Have you ever seen a new invention/product/service and said to yourself, “Well, duh! Anybody could have come up with that. In fact, I had that same idea months ago!”?
I know—it’s practically a rhetorical question, right? I mean, we’ve ALL had that experience. We’ve ALL come up with the “great” idea, but dismissed it as being too obvious. “Surely someone else has already invented this.” We’ve ALL come up with the obvious idea.
And yet, “someone else” is the one cashing the checks.
Why? Because we discount ideas that seem too obvious. And that’s a mistake.
It’s a mistake because your “obvious” idea isn’t obvious to most people, for two reasons.
First, most people tolerate problems. They don’t try to solve them. They whine and complain, but they don’t solve. They never see the “obvious” answer because they’re not even thinking about the question. (The question, by the way, is, “How can this be better?”)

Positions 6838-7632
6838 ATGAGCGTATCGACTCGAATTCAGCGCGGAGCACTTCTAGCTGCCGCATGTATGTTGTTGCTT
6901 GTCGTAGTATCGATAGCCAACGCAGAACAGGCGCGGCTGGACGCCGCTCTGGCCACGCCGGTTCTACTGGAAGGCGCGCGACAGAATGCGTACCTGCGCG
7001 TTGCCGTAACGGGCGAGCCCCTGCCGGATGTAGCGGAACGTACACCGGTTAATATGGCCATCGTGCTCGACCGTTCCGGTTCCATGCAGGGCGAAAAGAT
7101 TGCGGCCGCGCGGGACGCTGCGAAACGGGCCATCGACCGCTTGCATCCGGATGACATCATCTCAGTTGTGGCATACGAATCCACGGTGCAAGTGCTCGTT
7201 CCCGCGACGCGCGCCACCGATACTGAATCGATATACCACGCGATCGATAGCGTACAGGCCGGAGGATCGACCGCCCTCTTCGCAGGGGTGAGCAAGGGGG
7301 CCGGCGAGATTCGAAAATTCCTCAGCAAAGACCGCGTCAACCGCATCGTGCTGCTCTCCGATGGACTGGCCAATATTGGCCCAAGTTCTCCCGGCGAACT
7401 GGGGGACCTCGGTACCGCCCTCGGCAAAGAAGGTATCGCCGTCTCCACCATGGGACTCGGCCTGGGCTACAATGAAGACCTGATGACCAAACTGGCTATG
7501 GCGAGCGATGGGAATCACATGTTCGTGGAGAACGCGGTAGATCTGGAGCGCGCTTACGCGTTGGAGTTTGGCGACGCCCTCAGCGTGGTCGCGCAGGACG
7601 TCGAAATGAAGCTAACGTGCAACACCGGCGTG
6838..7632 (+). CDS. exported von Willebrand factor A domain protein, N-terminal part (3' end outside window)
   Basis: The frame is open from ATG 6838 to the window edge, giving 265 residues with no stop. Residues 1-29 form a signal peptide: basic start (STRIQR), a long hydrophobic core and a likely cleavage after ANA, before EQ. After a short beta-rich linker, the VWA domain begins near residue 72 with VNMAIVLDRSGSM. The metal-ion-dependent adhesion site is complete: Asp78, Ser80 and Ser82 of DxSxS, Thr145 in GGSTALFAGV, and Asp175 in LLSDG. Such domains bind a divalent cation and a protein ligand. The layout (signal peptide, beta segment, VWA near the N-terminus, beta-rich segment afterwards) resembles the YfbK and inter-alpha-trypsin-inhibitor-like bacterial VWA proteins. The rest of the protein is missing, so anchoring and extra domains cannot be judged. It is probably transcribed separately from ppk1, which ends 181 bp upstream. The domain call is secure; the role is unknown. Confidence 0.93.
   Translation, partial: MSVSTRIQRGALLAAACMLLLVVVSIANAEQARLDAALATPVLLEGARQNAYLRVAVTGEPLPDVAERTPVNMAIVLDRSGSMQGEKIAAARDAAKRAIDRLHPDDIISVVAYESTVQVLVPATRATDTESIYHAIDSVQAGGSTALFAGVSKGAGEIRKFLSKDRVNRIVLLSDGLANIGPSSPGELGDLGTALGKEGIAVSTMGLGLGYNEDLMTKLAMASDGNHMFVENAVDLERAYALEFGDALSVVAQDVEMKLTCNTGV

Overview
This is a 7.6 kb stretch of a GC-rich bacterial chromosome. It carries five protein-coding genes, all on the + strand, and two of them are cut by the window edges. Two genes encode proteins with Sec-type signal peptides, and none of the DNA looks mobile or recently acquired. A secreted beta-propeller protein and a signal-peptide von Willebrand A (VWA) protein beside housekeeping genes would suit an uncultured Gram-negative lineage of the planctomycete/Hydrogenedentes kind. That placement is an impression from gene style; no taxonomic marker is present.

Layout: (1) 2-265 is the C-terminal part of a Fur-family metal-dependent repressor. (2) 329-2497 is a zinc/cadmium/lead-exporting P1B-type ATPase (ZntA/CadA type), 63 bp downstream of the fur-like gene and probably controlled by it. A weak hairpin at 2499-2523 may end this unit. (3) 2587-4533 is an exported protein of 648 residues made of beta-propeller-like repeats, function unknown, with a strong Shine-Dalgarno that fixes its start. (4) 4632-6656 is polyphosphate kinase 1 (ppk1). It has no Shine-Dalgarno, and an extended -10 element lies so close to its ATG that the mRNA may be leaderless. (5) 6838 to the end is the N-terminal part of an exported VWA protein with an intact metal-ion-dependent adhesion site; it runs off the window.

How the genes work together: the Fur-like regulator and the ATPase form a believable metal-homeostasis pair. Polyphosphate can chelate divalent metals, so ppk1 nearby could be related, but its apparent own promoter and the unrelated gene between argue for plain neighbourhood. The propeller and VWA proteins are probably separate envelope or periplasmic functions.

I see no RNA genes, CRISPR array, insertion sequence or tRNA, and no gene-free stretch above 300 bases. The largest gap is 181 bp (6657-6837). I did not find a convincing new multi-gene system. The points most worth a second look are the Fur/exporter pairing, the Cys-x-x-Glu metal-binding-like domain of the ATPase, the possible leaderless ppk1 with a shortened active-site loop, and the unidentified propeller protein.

Second, “obvious” ideas ALWAYS seem obvious once they’re out in the open. You see the answer to the problem all laid out, and you think, “Well, of course!” Obvious ideas always seem obvious AFTER THE FACT. That’s why watching “The Sixth Sense” the second time isn’t as much fun as the first time; we already know the twist. [I won’t tell if you won’t—although, c’mon, it’s been, like, 22 years!]
I’ve always thought that one mark of a great invention is when, once you see it, you think, “I can’t believe nobody ever came up with this before!”
It’s all because somebody looked at a common problem (even a tiny little “nuisance” problem), asked the question, “How can this be better?” and then solved the problem.